Avi Vinocur is a San Francisco singer, guitarist, producer, and preternaturally talented songwriter -- a modern musician with an old soul's gift for storytelling.
NO CAUSE FOR ALARM is the first major solo work from Vinocur, who's built a national following in blues-rock and Americana circles as the co-frontman of Goodnight, Texas (and, previously, The Stone Foxes). An urgent, cathartic record written in fits of inspiration during the first tumultuous months of 2017, the album eschews simple, knee-jerk political messages; Vinocur, who's toured every state in the continental U.S., chooses instead to indulge his deep curiosity about the regular people who make up our vast American landscape.
At a moment when the country feels fragile if not volatile under the weight of its divisions, NO CAUSE FOR ALARM is a study in anger, grief and wry humor, a capsule of timely yet timeless stories about the universal human experience: heartbreak, poverty, the joy of escapism, the death of a loved one.
"This was me coping with the changing world," says Vinocur, noting that the record's use of heavy electric guitar felt necessary for reflecting 2017, unlike the immersive acoustic folk and blues sound fans have come to expect from the Civil War-era themes and songs of Goodnight, Texas. Recorded entirely in the singer's bedroom in San Francisco's Sunset District, NO CAUSE FOR ALARM's intimacy and drama is heightened by the absence of drums; Vinocur lets his voice, paired with a 1998 Fender Toronado through a Milkman amplifier, stay front and center.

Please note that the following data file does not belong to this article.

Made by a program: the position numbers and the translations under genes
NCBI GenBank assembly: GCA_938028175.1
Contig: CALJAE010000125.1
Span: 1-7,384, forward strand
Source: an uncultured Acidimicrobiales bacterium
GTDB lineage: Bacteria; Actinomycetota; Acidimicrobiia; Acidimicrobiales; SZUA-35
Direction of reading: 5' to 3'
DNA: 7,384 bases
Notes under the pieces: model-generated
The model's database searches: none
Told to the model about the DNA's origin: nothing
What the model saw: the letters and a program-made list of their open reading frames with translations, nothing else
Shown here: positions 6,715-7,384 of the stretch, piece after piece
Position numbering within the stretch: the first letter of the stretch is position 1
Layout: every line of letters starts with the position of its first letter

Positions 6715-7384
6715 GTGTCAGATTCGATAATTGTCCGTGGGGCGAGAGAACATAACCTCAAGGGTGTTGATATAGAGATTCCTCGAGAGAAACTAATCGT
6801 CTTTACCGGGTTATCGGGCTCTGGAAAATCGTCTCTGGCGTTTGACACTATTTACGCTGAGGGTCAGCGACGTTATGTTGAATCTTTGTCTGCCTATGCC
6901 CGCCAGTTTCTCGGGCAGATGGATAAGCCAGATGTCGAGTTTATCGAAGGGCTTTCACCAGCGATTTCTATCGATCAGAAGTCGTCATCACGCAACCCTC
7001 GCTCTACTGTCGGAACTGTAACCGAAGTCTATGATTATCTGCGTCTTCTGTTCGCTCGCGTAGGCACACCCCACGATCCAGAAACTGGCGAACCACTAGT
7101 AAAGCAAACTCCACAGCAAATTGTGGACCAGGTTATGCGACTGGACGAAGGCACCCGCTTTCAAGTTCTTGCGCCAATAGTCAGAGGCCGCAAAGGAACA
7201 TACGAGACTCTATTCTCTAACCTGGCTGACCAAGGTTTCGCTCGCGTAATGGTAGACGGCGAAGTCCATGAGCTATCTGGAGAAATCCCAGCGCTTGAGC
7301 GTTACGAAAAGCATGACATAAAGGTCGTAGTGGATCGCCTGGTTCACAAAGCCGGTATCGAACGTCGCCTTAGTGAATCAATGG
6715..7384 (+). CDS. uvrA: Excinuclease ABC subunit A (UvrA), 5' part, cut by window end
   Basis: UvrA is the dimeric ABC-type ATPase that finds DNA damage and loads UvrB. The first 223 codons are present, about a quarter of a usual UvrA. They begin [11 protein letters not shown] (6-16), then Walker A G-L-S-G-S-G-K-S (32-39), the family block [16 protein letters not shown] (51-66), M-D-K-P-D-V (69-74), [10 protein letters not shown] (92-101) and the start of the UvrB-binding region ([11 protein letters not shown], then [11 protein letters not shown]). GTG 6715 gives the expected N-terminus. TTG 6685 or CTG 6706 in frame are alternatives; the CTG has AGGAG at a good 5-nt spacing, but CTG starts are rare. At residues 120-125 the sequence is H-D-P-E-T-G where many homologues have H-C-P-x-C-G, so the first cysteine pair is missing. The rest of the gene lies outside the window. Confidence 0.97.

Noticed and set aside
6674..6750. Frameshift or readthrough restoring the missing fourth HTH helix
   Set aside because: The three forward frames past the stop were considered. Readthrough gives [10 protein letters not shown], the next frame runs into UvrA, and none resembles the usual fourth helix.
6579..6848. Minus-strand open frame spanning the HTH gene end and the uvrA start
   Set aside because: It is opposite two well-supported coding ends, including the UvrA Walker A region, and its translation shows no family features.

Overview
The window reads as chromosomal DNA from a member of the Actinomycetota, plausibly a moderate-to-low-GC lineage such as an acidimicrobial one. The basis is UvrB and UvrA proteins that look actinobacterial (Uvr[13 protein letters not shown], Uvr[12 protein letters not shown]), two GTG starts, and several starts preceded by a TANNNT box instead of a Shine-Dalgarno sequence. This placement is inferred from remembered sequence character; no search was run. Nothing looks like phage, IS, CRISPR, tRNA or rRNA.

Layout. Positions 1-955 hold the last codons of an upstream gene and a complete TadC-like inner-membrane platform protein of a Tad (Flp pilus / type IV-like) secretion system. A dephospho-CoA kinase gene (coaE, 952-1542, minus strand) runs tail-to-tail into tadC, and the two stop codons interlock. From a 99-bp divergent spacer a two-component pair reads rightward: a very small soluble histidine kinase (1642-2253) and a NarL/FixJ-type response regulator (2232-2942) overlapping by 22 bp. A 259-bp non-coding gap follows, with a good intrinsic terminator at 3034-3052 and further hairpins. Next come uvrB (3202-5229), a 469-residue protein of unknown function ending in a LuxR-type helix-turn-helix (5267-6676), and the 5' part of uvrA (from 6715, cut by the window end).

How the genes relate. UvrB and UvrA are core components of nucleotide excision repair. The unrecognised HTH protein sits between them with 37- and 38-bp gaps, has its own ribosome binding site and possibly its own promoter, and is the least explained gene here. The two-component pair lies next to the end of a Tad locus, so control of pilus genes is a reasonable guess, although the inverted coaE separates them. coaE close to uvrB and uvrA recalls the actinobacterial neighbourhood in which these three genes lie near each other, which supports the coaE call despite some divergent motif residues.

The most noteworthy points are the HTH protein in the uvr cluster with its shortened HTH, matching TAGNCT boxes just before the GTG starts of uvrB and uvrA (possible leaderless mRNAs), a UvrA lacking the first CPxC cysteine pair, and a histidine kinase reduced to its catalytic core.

"I didn't want to be specifically negative about the times in which we live, or the characters at its forefront," he says of the record's lyrics. "I just wanted to scream into an empty room."
Instead, he wrote a poem a day, and set them to music with an unforeseen immediacy. The result is a raw, visceral record that reveals Vinocur's range and imagination as solo artist, and highlights his skill for inhabiting vastly different protagonists -- crafting richly rendered, three-dimensional characters with ease.
"This is the situation we're in, and I really do think empathy is what we need to survive in this new era, whether it turns out to be five months or eight years," says Vinocur. "We have to put ourselves in our neighbors' shoes."